5. I like alliteration better then rhyme.

  6. I’ve been busy converting a room in our big old house into a photo/video/audio studio that I will use for broadcasting live online training events and creating digital content for upcoming projects.

I hand-dug this 14,800-gallon pond and built the deck while writing Babies In The Rain and Everyday Early Learning. Since I can’t swim, my wife, Tasha, makes me wear water wings every time I get near the water. Jeff Johnson staying safe by the water

Six Random Things About Denita

Denita Dinger and her family
  1. I have been married for 15.75 years and am the mother of two children, ages 12 and almost 14.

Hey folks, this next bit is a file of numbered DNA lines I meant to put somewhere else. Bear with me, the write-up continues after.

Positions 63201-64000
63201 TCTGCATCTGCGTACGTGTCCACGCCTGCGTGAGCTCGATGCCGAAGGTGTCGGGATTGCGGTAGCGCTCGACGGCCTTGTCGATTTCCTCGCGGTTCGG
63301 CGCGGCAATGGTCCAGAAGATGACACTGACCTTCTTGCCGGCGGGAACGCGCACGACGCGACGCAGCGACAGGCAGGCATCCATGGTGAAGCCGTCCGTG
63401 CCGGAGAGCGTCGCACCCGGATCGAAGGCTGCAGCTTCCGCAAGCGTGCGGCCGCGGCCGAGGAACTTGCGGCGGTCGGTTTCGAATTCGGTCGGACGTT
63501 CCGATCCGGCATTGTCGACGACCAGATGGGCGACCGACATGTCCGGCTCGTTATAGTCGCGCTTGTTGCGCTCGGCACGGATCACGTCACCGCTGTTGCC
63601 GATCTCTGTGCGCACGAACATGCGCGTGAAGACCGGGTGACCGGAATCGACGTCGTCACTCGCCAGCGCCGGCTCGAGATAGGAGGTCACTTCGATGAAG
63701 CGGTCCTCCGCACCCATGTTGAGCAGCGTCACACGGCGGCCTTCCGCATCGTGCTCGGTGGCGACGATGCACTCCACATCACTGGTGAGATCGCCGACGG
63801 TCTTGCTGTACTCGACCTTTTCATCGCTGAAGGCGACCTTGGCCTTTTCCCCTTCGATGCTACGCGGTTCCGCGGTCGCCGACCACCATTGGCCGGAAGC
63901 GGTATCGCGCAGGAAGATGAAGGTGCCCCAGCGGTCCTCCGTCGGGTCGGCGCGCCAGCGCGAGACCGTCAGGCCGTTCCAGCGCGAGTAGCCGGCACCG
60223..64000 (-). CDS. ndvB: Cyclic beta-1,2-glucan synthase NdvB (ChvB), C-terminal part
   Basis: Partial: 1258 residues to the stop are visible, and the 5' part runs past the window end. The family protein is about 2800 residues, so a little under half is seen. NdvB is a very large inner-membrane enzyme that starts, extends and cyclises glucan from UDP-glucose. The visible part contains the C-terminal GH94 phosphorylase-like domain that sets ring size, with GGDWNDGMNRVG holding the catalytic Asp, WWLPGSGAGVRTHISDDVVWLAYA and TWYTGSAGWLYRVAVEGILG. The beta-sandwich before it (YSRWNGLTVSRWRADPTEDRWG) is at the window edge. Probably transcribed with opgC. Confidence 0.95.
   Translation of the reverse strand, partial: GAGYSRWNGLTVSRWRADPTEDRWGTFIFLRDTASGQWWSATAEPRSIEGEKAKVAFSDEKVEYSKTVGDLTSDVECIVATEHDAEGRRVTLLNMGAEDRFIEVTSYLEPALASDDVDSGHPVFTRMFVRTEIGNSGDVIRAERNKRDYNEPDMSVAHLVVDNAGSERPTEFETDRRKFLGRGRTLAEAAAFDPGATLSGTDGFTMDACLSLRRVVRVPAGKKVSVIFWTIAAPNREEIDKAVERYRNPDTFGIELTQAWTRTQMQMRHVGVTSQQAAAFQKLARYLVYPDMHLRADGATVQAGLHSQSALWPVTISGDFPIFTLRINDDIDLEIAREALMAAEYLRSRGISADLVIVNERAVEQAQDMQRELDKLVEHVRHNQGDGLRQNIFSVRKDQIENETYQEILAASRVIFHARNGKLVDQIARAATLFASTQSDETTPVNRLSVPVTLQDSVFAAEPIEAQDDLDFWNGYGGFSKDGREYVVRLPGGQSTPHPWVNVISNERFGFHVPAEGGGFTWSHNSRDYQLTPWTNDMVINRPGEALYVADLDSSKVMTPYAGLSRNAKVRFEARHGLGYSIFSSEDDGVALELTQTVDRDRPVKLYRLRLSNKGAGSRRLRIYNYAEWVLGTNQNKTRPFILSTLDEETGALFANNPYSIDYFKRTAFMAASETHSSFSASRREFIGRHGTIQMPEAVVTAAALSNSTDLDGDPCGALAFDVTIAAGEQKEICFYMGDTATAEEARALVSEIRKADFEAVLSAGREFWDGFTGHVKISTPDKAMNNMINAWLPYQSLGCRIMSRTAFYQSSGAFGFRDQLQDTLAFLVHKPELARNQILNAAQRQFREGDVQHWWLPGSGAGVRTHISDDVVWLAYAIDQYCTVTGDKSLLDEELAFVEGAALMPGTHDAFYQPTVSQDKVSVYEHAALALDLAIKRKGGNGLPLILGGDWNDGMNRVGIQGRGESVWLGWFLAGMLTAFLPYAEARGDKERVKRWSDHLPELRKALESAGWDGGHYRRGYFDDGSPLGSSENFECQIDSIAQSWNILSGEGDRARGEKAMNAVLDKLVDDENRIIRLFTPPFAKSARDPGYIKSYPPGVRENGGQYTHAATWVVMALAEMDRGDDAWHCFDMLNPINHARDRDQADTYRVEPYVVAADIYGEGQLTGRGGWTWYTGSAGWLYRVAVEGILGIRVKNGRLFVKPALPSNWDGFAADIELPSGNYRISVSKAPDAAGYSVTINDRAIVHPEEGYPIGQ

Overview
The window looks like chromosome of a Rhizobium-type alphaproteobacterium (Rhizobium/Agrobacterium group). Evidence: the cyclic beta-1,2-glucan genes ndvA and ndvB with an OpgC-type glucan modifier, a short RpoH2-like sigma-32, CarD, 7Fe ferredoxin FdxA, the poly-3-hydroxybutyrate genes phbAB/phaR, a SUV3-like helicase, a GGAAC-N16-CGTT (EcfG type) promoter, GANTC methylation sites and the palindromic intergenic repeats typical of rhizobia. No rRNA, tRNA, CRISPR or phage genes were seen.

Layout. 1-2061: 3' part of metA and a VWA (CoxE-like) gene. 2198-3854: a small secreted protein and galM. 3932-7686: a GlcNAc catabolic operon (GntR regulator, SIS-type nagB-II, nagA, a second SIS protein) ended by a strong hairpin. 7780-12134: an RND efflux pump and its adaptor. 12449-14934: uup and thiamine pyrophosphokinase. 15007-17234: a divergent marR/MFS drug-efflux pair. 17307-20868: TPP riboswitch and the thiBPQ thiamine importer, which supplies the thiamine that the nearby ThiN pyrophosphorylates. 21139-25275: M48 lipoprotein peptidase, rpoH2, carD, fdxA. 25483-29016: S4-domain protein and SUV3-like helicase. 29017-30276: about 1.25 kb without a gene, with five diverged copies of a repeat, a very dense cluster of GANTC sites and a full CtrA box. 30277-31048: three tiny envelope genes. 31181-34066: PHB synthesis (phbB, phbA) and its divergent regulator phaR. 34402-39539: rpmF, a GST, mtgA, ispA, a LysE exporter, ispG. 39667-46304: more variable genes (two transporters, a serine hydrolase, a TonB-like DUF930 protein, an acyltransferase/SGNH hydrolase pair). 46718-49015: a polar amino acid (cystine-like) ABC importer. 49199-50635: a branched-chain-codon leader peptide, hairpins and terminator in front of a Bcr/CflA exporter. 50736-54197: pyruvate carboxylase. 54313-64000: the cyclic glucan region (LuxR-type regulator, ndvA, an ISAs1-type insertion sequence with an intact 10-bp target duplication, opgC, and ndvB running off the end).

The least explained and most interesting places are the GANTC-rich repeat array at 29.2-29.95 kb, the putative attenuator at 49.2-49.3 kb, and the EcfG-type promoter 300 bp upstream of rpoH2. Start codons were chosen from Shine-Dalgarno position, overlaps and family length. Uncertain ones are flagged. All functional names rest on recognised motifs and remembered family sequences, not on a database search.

2. I have been polishing my “Brain Developer” skills in my family child care program since 1998. I provide care for children ages 2–5 (or 6). Babies are just not my thing. I believe you need to know what your “thing” is and do a good job at it!

  3. My favorite food is cheese. Specifically, cheese curds. My mouth is watering just typing that!

  4. I do not drink coffee; I just take up space in coffee houses around town while writing. I actually sneak in my Diet Dew and slip sips when the employees aren’t looking. (Yes, I am one of “them” who dares.)

  5. I am not a fan of rules (see #4 for one small example). I put my imagination to work in order to maneuver AROUND the rules.

  6. My stress relief is teaching group fitness classes. I can frequently be heard saying, “If you are sweating you are still alive,” “You grew it, you move it,” and “You give everyone else your best all week. Now is the time to give your best to you.”